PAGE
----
This Court finds the award as presented to be within the above limits, and sufficiently clear and concise to afford no problems in implementation. This Court is not faced with the problem posed in Hanford Atomic Metal Trades Council v. General Electric Co., 353 F.2d 302 (9th Cir., 1966), where the award was so ambiguous that it necessitated remanding to the arbitration committee for clarification and interpretation. The Court stated:
"... that all of the foregoing cases [Steelworkers trilogy] accept the philosophy that where the parties have elected to submit their disputes to arbitration, they should be completely resolved by arbitration, rather than only partially resolved. In some cases the carrying out of this philosophy will require remanding the matter to the arbitrators, and we think that this is such a case."
There the court recognized the ambiguity and remanded the award for clarification. This Court recognizes the clarity of the award as presented and orders its implementation.
This Court recognizes its power to submit an award for further arbitration *878 and clarification when necessary, but declines from doing so in this instance. The award says what it says with sufficient certainty as to need no further clarification. Of course, the interpretation of the award must include the impute of historically unique meaning of words and phrases which are put in the framework of some discipline, which is labor law and/or labor relations as we have here. The terms of the award may have different interpretations for the purpose of determining federal income tax ramifications and application of the Internal Revenue Code, but that is not what we are faced with here. We are faced with a labor interpretation of a labor arbitration award, which as this Court views the situation bears no ambiguity.
The award states with no uncertain terms that any wages earned could be used as a set-off against retroactive payment of wages. Receipt of unemployment compensation cannot be said to fall within the classification of "wages earned" as stated in the award. If unemployment compensation were to be deducted from the full retroactive wages the award would have said so in no uncertain terms, as other arbitration awards for back pay have done in the past. The award also clearly states the employee is entitled to full retroactive payment of wages he would have earned had he been afforded the opportunity to bump. The award does not limit the retroactive pay to the usual working hours, but includes all wages he would have earned had he been afforded the opportunity to bump. If the employee can show he would have earned overtime pay as alleged at the preliminary injunction hearing, then the award states he can recover this potential lost overtime pay as "wages he would have earned" had he been afforded the opportunity to bump. That is as it should be.
As to the issue of interest to be paid we must consider what the final payment of illegally held money must include. We have no difficulty in deciding that the final payment should include the legal rate of interest on the amount of the money which was illegally withheld.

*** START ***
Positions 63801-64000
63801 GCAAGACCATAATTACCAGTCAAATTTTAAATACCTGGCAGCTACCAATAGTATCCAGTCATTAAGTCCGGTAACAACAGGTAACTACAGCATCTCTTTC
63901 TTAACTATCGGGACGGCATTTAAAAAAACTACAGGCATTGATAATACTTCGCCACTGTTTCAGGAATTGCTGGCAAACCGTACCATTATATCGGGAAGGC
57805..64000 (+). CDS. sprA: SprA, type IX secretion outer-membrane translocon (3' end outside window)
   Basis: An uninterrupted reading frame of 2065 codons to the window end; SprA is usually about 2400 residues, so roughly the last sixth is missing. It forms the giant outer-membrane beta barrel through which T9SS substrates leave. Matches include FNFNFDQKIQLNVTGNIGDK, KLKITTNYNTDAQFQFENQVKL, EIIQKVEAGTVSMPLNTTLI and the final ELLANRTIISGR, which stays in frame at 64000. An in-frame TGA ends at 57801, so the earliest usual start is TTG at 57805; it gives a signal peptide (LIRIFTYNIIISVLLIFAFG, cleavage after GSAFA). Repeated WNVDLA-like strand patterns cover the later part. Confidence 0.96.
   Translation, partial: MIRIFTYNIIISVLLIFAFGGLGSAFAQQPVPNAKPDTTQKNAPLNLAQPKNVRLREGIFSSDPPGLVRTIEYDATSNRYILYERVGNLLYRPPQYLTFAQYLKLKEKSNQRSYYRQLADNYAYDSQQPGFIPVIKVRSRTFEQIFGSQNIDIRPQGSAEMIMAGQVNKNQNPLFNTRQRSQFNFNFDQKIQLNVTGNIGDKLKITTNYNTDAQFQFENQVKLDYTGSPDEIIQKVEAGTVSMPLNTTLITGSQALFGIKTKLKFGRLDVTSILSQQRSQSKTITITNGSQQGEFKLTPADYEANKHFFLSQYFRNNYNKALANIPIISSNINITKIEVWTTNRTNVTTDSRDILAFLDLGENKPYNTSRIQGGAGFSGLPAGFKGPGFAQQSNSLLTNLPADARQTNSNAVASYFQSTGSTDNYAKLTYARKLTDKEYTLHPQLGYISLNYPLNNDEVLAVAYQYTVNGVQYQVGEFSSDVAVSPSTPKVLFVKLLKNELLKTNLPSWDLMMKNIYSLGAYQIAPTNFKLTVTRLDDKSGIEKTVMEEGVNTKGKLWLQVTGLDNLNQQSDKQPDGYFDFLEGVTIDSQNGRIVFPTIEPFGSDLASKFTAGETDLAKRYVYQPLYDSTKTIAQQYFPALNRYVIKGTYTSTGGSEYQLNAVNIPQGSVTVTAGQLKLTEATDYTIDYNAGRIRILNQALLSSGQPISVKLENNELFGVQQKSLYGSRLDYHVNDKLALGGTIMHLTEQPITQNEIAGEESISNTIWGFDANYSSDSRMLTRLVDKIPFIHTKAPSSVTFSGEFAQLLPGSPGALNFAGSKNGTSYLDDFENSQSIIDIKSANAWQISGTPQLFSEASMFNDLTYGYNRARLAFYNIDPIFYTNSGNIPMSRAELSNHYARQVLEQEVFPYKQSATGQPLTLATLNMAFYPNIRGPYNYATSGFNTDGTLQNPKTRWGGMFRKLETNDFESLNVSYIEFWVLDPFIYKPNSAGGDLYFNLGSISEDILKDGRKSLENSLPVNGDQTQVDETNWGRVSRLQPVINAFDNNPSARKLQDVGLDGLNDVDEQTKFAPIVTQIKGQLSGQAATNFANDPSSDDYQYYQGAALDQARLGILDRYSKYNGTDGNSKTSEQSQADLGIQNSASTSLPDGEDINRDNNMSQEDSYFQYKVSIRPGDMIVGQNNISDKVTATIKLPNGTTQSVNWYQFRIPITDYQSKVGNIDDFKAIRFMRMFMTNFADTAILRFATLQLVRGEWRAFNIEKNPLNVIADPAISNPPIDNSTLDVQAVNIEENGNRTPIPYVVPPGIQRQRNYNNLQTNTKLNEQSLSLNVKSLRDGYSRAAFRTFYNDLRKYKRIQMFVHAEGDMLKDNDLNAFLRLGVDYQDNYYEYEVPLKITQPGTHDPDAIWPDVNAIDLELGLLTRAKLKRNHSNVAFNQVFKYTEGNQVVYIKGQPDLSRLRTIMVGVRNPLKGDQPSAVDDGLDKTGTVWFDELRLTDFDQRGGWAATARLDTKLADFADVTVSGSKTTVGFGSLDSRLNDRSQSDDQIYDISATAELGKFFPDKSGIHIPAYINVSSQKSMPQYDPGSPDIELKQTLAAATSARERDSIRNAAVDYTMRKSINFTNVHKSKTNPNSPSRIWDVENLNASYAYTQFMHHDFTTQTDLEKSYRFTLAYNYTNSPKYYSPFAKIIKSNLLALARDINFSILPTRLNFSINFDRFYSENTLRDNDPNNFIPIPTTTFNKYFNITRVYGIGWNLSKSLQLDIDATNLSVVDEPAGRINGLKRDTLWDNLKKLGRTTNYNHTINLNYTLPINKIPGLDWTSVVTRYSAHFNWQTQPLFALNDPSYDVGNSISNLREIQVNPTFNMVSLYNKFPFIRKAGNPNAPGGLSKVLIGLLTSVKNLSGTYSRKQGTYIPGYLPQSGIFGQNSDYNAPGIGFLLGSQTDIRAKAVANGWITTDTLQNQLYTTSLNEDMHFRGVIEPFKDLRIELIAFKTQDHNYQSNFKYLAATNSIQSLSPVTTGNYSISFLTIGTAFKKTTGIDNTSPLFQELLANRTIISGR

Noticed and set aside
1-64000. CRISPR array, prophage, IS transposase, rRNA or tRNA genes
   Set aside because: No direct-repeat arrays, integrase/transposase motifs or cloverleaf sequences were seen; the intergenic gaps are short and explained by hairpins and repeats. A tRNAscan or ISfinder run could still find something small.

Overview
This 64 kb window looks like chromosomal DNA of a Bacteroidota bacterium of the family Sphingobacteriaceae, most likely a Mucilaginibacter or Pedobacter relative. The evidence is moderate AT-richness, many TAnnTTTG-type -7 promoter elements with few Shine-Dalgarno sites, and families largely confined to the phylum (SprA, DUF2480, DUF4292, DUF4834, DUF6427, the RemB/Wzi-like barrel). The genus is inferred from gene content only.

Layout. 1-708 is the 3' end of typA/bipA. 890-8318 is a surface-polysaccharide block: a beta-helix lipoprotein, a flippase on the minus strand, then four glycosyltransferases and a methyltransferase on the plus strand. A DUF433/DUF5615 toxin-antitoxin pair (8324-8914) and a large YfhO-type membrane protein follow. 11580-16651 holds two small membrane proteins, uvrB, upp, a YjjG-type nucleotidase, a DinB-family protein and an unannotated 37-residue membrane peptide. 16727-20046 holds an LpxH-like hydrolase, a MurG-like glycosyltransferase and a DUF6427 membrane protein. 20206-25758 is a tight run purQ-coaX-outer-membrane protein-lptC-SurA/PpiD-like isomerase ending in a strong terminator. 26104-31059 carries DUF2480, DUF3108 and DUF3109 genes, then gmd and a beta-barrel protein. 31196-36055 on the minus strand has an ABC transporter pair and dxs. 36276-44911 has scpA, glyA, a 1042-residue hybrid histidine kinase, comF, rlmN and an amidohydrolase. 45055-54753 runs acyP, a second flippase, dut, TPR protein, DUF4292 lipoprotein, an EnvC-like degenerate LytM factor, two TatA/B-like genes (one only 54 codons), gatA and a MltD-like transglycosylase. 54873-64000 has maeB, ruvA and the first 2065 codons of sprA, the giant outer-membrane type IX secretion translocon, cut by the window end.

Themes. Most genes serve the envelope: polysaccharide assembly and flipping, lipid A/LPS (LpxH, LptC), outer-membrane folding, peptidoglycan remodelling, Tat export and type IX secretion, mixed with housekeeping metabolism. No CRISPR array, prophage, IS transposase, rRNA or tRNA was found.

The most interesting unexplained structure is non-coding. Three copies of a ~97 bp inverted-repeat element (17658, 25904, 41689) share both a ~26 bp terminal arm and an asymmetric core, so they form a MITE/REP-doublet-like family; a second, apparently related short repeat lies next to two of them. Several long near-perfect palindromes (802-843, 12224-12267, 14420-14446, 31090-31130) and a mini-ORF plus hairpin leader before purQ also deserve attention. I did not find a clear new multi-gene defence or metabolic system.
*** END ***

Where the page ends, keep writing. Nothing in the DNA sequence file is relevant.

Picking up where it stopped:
The plaintiff has also moved the court for the assessment of reasonable counsel fees. This Court recognizes its equity power in being able to award counsel fees, but refrains from doing so. The Court has heard no testimony to indicate that the Company was without justification in failing to implement the arbitrator's award. Rather we are convinced that this litigation was the result of both parties being in disagreement over the proper implementation of the award; each litigant being able only to see his interpretation of the award which led to the loggerhead resulting in the controversy before us now. Though the court is able to see the award as clear and capable of implementation, we can also see how, in the charged environment of labor disputes, the parties may justifiably differ on interpretations of the award. Therefore, we do not award attorney's fees to the plaintiff.
CONCLUSIONS OF LAW
1. Jurisdiction of this Court lies by virtue of Section 301 of the Labor Management Relations Act of 1947, 29 U.S.C. § 185, in that plaintiff is a labor organization engaged in contractual relations with the defendant, an employer in industry affecting commerce as defined by Section 301.
2. The arbitration award is clear and concise without need for further clarification *879 by arbitration, and only needing complete implementation.
3. Attorney's fees will not be awarded because there has been no showing that the Company was without justification in refusing to totally implement the arbitrator's award.NOTES
 The more commonly known Steelworkers trilogy cases.
 The Court in Local No. 149 International Union Automobile, Aircraft and Agriculture Implement Workers of America (UAW-AFL-CIO) v. American Brake Shoe Co., 298 F.2d 212 (4th Cir., 1962) while denying the awarding of attorney's fees in that particular case recognized the power of the court to award attorney's fees if the employee was without justification in refusing to abide by arbitrator's award.